When it comes to consumer lending products, there are many options available online with a variety of use cases. For those in need of access to cash that isn’t tied to one specific use (e.g., an auto loan or student loan), there are two main avenues to take that, while somewhat similar, differ in several key aspects. They are a personal line of credit and a personal loan.
To understand which of the two makes more sense for a given consumer, it’s important to distinguish a line of credit from a personal loan, as far as how it’s obtained, how funds are accessed, and how the borrowed funds are ultimately paid back to the lender.
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Applying for a personal loan or a line of a credit is actually a fairly similar process. While every lender is different, applicants are usually assessed based on their debt-to-income ratio and creditworthiness. This will determine if they are approved for the product, the amount they can borrow, and the interest rate they are eligible for. After that, however, is where a line of credit and personal loan start to differ heavily.
With a personal loan, a borrower will receive a lump sum of money typically deposited into their checking account. The amount can range from as low as $1,000 to as high as $250,000, depending on how much the borrower needs and how much the lender will approve. A borrower may need the money to pay for a large expense, like booking a wedding venue, or to (link: /learn/articles/how-a-personal-loan-can-ease-credit-card-debt text: pay off existing high-interest debt), like that of a credit card.
With a line of credit, on the other hand, a borrower does not receive a one-time, lump sum payment. Instead, they are given access to an account they could draw (i.e., borrow) from as many times as they want. The account has a limit, however, similar to the spending limit on a credit card. A borrower can redraw from the account as long as there are funds available, even if they owe money from a previous draw.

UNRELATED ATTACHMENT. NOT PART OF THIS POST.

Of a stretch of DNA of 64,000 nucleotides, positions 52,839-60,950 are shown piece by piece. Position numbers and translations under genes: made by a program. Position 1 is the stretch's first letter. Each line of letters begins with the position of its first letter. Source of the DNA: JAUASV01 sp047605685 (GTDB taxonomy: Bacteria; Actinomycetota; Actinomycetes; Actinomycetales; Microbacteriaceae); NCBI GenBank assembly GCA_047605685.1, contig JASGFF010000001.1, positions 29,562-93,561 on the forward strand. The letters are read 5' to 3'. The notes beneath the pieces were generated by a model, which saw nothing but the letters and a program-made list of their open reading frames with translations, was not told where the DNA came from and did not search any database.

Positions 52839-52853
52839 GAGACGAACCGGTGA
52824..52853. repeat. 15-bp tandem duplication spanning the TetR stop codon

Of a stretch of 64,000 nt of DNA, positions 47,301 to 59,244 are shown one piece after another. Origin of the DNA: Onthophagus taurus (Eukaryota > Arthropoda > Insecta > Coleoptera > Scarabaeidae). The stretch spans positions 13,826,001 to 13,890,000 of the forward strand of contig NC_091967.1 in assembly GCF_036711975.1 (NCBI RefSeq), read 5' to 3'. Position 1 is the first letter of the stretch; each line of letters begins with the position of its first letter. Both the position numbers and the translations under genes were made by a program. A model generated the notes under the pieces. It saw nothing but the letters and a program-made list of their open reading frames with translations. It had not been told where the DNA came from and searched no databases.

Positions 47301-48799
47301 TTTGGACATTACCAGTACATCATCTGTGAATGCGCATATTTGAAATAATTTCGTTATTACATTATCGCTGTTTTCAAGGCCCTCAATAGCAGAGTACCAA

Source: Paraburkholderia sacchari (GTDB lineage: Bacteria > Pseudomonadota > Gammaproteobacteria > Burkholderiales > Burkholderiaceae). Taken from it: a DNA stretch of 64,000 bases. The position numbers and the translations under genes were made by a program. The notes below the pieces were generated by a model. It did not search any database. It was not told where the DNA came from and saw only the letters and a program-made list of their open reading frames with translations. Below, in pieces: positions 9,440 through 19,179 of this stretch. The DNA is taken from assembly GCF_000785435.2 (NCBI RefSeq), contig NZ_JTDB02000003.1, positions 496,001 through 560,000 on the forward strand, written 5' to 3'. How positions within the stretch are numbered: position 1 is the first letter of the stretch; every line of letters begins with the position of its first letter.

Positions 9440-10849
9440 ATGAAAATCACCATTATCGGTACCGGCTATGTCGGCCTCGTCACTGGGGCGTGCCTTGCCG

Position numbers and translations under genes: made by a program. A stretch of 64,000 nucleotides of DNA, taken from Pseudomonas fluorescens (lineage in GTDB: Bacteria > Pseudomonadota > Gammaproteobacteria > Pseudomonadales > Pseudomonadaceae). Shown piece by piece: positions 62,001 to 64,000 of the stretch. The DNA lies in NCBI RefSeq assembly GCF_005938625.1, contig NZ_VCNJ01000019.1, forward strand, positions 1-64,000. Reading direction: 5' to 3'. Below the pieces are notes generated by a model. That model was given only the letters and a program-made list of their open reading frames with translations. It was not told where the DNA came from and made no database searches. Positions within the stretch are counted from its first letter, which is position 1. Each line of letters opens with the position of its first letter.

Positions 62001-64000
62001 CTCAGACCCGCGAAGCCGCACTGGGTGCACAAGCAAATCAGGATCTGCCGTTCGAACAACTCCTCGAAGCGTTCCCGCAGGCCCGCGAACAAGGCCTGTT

As with any type of lending product, the money borrowed must be paid back to the lender according to the contractual terms of the loan agreement. Failure to do so results in a delinquent loan, with potential penalty charges, and ultimately a defaulted loan after a certain time period.
When a borrower takes out a personal loan, it’s typically an unsecured loan with a fixed APR, which accounts for the interest rate and applicable loan fees. Repaying the debt involves making monthly installments of the same amount over the life of the loan (i.e., loan term), which can range from 24 months to 84 months. When agreeing to loan terms, choosing a shorter time frame will result in larger monthly payments (with less total interest paid) while a longer term will stretch out the repayment, resulting in smaller monthly installment, but more paid in total interest.
With a line of credit, a borrower does not make fixed monthly payments, but instead receives a billing statement, similar to a credit card, with a mandatory minimum payment requirement to avoid penalties. The total balance every billing cycle accounts for the principal amount owed (i.e., whatever was drawn and not repaid) plus interest charges. By paying the minimum amount, however, a borrower will incur additional interest charges on any unpaid balance from one cycle to the next.
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Which Makes More Sense?
Deciding between a personal loan and a personal line of credit can come down to several factors, based on both the borrower in question and what they need funds for. Typically, personal loans offer lower interest rates as the lender takes on less risk. As a result, for someone looking to refinance and/or consolidate high-interest debt, a personal loan likely makes more sense, due to the lower rates and fixed repayment schedule. Personal loans are also ideal for people in need of a lump sum for a big purchase.
A line of credit, on the other hand, may be better suited for someone who needs access to funds on a repeated and/or as-needed basis, whether it be for an emergency or due to a gap in income. A line of credit is also more flexible as far as monthly budgeting, since only a minimum payment is required, but can lead to more interest charges.
As illustrated above, a personal loan and line of credit have several differences that make them unique forms of borrowing money. While a personal loan may make more sense for a one-time payment, a line of credit can act as an emergency fund for repetitive use and quick access.
No matter which option a consumer chooses, it’s important to pick a product that matches your financial situation, to avoid mounting interest charges and other fees. With Fiona, users can compare offers with flexible rates and terms, to make sure they are choosing the option that suits their needs best.
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